Programming Atmega16A with a USBASP device

Hello guys,

This post is meant to help you out if you are programming a microcontroller for the first time. First off, you may use any AVR that you want but only AVR, not any other brand (USB ASP is only for AVRs). I have mentioned Atmega 16A since I am using this device.

Note: The ‘Technical Guides’ category on this blog is meant to help out people working with a specific technology. I post up guides on equipment I use during some projects to help out other people working on similar technology. You are encouraged to share your knowledge in the comments, however, I may not be able to answer your questions since I do not own the technology in any way.

Things you need

  • A USB ASP Device
  • An AVR microcontroller
  • A precompiled .hex file (download a precompiled one here)
  • WinAVR (that contains AVRDUDE)
  • Veroboard and stackable headers (for making the 10 pin IDC cable to MCU connector)

USB ASP device

You may compile your own .hex file. I use AVR Studio 5 for programming because that’s my preference. The hex file that I have uploaded here is a simple blinking LED program.

Now let me make one thing clear. Atmega 16A and Atmega16(L) are practically different.

Comparison of Atmega devices

Comparison of Atmega devices

The Atmega 16 also has a max frequency of 16MHz but it runs in a range of 4.5V – 5.5V. Atmega 16L is similar to Atmega 16 and has a greater supply frequency range (2.7V – 5.5V) but it would run at a max of 8MHz.

Atmega16A is the newer device and has both a greater supply voltage range and greater frequency  of 16MHz.

AVRDUDE will treat all three of these devices as atmega16. It does not care about the letter at the end. So in a nutshell, USP ASPs are compatible with the Atmega16A devices (and other *A devices) even though it’s not mentioned in their compatibility lists.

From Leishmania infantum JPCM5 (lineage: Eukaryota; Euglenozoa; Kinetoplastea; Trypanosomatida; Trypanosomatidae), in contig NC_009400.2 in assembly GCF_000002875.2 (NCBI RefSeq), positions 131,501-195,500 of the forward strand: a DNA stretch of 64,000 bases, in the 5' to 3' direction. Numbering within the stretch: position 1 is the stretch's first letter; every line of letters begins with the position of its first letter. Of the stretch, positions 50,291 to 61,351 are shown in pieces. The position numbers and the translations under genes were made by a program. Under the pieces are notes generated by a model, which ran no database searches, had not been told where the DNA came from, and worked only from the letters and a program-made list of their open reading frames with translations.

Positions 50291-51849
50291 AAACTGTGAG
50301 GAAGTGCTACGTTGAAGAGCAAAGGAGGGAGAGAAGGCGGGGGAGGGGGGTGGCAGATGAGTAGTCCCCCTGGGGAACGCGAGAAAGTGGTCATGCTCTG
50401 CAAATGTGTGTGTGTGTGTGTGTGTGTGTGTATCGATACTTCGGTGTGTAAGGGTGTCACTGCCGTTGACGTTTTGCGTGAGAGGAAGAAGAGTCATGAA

Now first of all, install the USB ASP device. A good tutorial is mentioned here.

Let me make one thing clear. Install the drivers AS SOON AS the device is recognized. A lot of people have had this issue that the device won’t be recognized the second time its connected. Don’t wait for it to cause problems for you.  No one has been able to figure out why. When you install the drivers successfully, you won’t have any issues.

Note: Install the drivers without any MCU connected to the device.

Now build the connector for connecting your 10pin (or 6pin) IDC cable to the MCU. You need to have the pinout of both your microcontroller and the 10pin (or 6pin) cable to do so. The pinout of the 10 pin IDC connector is given below:

Pinout of the 10 pin IDC connector

Now here’s the pinout of the Atmega 16A. The six pins needed for programming are highlighted in red.

Pinout for Atmega 16A

Pinout for Atmega 16A

In order to make the connector, you should know how to solder though!

This is the connector that I made:

Now remove the USB ASP, connect the MCU to it and connect the ASP back to the PC. You can actually connect the MCU to it while the device is connected to the PC but would not recommend that.

Now connect the ASP to the PC

Now  you are all set for programming. Open up Command Prompt on windows and issue the AVRDUDE command to program the MCU

avrdude -p <<device>> -P usb -c usbasp -U flash:w:<<file>>

In my case, it would be

avrdude -p atmega16 -P usb -c usbasp -U flash:w:Blink.hex

This is when I am currently in the directory of the file Blink.hex.

Now sit back and relax while AVRDUDE burns your code to the MCU. During this time, the red light on the USBASP will be lit showing that it is communicating with the AVR.

Burning the Code

After that, simply remove the microcontroller from the ASP interface and build your circuit. This is a simple Blinking LED project so I won’t go into the details of how the circuit is to be set up (I assume you must be knowing that). However, if you are using my Blink.hex file, connect two LEDs each to the pins B0 and B1 respectively. Don’t forget the current limiting resistors!

Now its time you powered up the micro from an external supply. The LEDs would start to blink. One remains on for 1 sec while other for half a sec.

That’s it. Good luck and happy coding!

Usama

Advertisements